Streaming Sensor Data from Space: Acquiring and Managing Direct Broadcast Satellite Data for Sites of the Long Term Ecological Research Network
John Vande Castle, Mark Servilla
Last modified: 2008-08-21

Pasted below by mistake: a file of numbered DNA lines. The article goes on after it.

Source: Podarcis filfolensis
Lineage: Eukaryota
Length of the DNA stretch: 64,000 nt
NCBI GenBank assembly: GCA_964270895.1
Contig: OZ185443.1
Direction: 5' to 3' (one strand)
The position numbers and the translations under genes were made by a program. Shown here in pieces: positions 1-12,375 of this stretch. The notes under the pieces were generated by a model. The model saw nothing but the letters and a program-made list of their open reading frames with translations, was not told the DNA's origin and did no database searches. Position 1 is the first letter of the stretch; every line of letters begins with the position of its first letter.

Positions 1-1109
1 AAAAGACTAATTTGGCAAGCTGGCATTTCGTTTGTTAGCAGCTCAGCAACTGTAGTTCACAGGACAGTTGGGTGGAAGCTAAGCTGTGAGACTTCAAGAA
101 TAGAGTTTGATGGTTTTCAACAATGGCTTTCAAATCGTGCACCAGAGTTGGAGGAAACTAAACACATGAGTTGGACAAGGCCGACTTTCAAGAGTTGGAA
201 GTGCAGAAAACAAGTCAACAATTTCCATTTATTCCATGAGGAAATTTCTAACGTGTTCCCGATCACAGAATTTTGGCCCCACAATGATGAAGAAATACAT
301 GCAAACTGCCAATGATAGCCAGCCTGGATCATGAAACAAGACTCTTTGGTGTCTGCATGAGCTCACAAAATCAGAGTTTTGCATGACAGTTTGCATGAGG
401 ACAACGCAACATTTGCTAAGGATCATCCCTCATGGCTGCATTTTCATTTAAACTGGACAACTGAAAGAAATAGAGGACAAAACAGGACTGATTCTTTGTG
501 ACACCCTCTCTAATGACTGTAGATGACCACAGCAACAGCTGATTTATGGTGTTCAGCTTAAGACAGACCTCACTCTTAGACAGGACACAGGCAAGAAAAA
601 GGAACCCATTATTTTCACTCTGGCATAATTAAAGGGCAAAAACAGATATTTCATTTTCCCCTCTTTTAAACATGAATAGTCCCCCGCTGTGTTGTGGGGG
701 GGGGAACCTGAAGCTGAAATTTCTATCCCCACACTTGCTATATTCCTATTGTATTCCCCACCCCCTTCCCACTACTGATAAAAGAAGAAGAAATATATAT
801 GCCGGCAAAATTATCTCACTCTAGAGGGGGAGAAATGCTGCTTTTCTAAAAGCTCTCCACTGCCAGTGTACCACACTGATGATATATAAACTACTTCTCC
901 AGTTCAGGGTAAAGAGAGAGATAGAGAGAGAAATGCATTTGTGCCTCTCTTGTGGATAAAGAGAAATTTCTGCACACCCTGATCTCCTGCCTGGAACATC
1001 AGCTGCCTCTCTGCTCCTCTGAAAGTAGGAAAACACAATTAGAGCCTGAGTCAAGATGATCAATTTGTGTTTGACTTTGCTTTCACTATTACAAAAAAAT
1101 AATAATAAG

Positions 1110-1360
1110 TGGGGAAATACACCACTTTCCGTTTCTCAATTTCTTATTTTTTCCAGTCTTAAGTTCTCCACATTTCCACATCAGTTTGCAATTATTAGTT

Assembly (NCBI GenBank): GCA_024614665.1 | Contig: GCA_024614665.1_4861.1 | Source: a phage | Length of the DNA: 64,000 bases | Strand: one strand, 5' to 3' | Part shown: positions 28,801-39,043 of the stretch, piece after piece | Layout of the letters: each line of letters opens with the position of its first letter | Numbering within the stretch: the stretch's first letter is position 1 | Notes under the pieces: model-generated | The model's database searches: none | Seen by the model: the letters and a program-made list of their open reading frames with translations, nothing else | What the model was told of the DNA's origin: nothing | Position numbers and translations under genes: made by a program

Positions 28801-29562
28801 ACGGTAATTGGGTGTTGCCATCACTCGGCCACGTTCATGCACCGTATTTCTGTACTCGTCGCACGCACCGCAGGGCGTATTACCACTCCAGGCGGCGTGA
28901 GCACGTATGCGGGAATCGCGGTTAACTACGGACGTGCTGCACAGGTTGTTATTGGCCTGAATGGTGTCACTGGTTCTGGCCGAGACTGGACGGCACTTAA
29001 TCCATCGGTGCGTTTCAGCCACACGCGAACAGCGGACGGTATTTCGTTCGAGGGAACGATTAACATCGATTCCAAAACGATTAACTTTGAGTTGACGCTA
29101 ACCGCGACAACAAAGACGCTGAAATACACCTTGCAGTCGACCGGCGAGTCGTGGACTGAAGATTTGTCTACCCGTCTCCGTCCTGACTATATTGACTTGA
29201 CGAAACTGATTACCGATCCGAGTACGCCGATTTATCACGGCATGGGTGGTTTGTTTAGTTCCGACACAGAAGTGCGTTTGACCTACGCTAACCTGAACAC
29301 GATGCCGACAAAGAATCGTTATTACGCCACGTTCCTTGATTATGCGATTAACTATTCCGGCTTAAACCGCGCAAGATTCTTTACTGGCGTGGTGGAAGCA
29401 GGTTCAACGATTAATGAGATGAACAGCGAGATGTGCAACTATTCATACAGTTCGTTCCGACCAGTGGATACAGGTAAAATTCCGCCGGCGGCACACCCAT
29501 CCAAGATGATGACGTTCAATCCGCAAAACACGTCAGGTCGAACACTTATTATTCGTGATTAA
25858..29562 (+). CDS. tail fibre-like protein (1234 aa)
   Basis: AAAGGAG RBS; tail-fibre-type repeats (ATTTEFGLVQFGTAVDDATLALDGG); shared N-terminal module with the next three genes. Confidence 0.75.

Satellite sensor data provide important information over extensive areas but are usually not considered in the realm of real-time sensor data since most satellite information is used after post-processing, from archive centers days months or longer after initially acquired. However, direct broadcast data transmission from environmental satellite systems, particularly the MODIS sensor of the Terra and Aqua spacecraft and the AVHRR sensor of the NOAA series spacecraft provide real-time environmental data with every satellite overpass. With the advance in processor speed and data storage technologies, processing the raw satellite data into usable data products is now achieved within minutes of a satellite overpass. Specialized direct readout processing systems are able to downlink the raw sensor data, store and reprocess the data in near real-time. These systems can be configured for automated acquisition and processing to provide standardized data products within minutes of acquisition. This provides an important data source for ecological disturbance events including hurricanes, storms, flood, fire and other applications. A collaboration between the Center for Rapid Environmental Assessment and Terrain Evaluation and the Long Term Ecological Research Network Office acquires, processes and archives these data for use by scientists and researchers. Data products produced from the raw sensor data are transferred to the data storage systems of web servers in near real-time for access. Automated generation and harvesting of metadata from the data products are updated to servers as the data are produced. This paper describes the flow of raw data from the satellite sensor to standard products for the near real-time archive and the generation of metadata to provide for search capability of the data.